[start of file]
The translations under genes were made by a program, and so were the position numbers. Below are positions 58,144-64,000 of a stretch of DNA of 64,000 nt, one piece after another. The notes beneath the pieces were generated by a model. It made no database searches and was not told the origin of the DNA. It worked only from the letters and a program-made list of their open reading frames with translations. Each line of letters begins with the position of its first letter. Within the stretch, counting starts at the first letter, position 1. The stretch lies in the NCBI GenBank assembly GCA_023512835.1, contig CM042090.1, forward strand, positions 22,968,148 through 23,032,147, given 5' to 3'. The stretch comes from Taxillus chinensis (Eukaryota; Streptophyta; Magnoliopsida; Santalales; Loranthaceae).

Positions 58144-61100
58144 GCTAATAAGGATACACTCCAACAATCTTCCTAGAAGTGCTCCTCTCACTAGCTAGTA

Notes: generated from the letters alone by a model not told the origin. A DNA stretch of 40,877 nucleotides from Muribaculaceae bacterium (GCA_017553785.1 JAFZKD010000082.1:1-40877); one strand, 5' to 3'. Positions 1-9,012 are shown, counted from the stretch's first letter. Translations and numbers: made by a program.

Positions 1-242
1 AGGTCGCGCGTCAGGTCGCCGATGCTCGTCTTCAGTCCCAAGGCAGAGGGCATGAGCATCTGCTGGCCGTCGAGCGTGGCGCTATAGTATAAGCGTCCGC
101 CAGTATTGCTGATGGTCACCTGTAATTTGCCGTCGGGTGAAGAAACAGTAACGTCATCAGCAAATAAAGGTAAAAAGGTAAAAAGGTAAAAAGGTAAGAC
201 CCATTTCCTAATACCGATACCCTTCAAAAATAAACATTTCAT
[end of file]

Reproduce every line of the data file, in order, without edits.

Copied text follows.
The translations under genes were made by a program, and so were the position numbers. Below are positions 58,144-64,000 of a stretch of DNA of 64,000 nt, one piece after another. The notes beneath the pieces were generated by a model. It made no database searches and was not told the origin of the DNA. It worked only from the letters and a program-made list of their open reading frames with translations. Each line of letters begins with the position of its first letter. Within the stretch, counting starts at the first letter, position 1. The stretch lies in the NCBI GenBank assembly GCA_023512835.1, contig CM042090.1, forward strand, positions 22,968,148 through 23,032,147, given 5' to 3'. The stretch comes from Taxillus chinensis (Eukaryota; Streptophyta; Magnoliopsida; Santalales; Loranthaceae).

Positions 58144-61100
58144 GCTAATAAGGATACACTCCAACAATCTTCCTAGAAGTGCTCCTCTCACTAGCTAGTA

Notes: generated from the letters alone by a model not told the origin. A DNA stretch of 40,877 nucleotides from Muribaculaceae bacterium (GCA_017553785.1 JAFZKD010000082.1:1-40877); one strand, 5' to 3'. Positions 1-9,012 are shown, counted from the stretch's first letter. Translations and numbers: made by a program.

Positions 1-242
1 AGGTCGCGCGTCAGGTCGCCGATGCTCGTCTTCAGTCCCAAGGCAGAGGGCATGAGCATCTGCTGGCCGTCGAGCGTGGCGCTATAGTATAAGCGTCCGC
101 CAGTATTGCTGATGGTCACCTGTAATTTGCCGTCGGGTGAAGAAACAGTAACGTCATCAGCAAATAAAGGTAAAAAGGTAAAAAGGTAAAAAGGTAAGAC
201 CCATTTCCTAATACCGATACCCTTCAAAAATAAACATTTCAT